Since then, the police department has begun anti-bias training, revamped its use-of-force policies, taken a harder line against problem officers, stepped up investigations into excessive force, and expanded programs to improve community relations, according to local officials and the court-appointed monitor overseeing the city’s compliance with the settlement, called a consent decree. The department has also hired 600 officers who know the job only under the federally mandated measures, police say.

Their work is complemented by a network of neighborhood-based organizations that aim to curb violence by sending social workers to address mental illness and homelessness and former offenders to mediate disputes. These types of programs, long sought by activists, have recently become part of a national conversation about reducing the police’s role in some public safety functions.

In June, Baraka announced that some of the city’s anti-violence work would be headquartered in the precinct station where the 1967 riots were sparked by the police beating of a cab driver. The building is also where the police and the protesters faced each other peacefully following the demonstrations against Floyd’s killing on May 25.

City leaders and longtime activists have pointed to that encounter, in which police stood back while a crowd of protesters intervened with a smaller group poised to begin destroying property, as a sign that the reforms are working. They say that by coming to terms with its ugly past, the 1,077-officer department — which is now 34 percent Black and 44 percent Hispanic — has made itself worthy of the public’s trust.

“We can be a model. People will be coming here to see what we’re doing,” Public Safety Director Anthony Ambrose said at a news conference in June.

Syndication: NorthJersey
Protesters talked with police outside the First Precinct Police Station in Newark on May 30.Anne-Marie Caruso /

Many activists and community workers, including some of the department’s most vocal critics, say there don’t seem to be as many people coming to them with concerns about the police using excessive force. There have been few high-profile killings or uses of force by the Newark police in the past couple years; the exceptions include an officer charged with aggravated manslaughter for fatally shooting a motorist in 2019 and an officer who has been reassigned and his gun taken away after he was caught on video punching a man in May.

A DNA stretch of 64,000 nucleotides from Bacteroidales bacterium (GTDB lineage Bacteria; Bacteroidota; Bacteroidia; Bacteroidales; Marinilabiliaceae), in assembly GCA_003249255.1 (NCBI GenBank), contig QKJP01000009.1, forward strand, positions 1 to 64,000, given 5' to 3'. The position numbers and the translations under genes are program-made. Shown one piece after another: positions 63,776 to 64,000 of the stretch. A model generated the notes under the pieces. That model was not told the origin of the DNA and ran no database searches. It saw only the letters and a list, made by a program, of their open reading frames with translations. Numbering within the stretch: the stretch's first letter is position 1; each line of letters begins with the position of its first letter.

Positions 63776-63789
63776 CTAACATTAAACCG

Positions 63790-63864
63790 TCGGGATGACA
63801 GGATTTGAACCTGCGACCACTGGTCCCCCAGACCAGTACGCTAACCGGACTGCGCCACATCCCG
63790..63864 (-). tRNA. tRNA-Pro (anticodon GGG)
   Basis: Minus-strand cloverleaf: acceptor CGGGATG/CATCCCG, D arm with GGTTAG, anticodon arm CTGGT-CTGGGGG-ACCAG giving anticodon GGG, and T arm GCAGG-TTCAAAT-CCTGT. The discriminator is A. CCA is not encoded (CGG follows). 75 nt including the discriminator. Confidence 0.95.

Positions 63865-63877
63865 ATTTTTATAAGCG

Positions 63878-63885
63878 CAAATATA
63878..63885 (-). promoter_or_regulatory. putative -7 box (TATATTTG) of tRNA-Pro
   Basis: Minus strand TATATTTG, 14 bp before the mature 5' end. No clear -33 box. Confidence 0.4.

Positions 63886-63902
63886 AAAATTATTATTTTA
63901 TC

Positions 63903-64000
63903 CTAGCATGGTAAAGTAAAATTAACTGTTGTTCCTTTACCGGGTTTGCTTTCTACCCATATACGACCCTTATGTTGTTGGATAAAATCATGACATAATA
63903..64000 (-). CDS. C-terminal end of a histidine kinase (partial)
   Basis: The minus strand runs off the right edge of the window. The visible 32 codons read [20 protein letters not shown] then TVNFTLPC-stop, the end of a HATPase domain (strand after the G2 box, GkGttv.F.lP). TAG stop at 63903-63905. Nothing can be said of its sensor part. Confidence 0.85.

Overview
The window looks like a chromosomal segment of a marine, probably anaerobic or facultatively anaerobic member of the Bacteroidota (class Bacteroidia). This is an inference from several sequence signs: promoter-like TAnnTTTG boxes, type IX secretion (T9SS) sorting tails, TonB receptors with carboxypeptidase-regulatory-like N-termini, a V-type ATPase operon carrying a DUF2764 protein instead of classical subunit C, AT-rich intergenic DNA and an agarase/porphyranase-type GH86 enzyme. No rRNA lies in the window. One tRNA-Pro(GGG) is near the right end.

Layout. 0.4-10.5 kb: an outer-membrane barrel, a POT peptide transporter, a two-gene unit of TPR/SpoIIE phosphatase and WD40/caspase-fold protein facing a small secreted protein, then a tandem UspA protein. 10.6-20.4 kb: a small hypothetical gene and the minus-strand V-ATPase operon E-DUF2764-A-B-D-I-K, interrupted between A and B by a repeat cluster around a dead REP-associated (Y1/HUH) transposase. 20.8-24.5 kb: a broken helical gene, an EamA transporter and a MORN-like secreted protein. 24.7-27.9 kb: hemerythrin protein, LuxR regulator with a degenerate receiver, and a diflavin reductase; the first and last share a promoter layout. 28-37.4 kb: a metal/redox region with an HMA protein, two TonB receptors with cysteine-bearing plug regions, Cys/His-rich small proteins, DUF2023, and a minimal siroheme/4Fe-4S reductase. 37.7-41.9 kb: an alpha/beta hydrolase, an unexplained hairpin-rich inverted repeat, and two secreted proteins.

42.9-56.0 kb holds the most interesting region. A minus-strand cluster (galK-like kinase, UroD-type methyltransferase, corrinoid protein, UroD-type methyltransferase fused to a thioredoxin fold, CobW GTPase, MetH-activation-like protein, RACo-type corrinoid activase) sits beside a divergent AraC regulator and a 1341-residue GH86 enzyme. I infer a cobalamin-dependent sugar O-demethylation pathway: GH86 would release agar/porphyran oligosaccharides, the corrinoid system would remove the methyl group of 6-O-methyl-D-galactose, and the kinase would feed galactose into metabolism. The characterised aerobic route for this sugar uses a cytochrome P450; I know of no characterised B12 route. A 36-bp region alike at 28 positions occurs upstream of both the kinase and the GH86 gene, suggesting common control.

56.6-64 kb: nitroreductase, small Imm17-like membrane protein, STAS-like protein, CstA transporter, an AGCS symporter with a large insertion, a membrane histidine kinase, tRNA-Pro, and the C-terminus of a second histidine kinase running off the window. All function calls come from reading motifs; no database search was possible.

Many credit Baraka for the changes, but they also acknowledge that reform wouldn’t have been possible without the federal government’s involvement.

As soon as Justice Department investigators arrived in Newark, there was a shift in officers' behavior, the human rights activist Larry Hamm, who has led protests against police brutality for decades, said. “And then, once they put the consent decree in place and Ras Baraka was elected mayor and ran on anti-police brutality as part of his platform, the federal government and the administration got on the same page and we began to see a change.”

Under the administration of President Donald Trump, the Justice Department has retreated from civil rights investigations of police departments, and avoided consent decrees.

Even with a consent decree, there are signs that Newark is falling short — and could miss its five-year deadline to meet the settlement’s demands.

The department’s new data-collection system reveals that police have stepped up their use of stops and force since the reforms began. In 2016, police stopped 2,086 people and used force 294 times, according to the department’s data. In 2019, there were 4,222 stops and 431 encounters in which force was used.

Those trends are worrisome to Jeffrey Fagan, a Columbia Law School criminologist whose studies of the New York City Police Department’s stop-and-frisk policies led to a judge’s 2013 ruling that the department’s tactics were unconstitutional.

“By this time, after four years, you’d like to see the numbers peaking and starting to go down — assuming there have been improvements in policing, and citizens are picking up on that, and the incidents are less loaded,” Fagan said.

The racial disparities in those encounters also persist.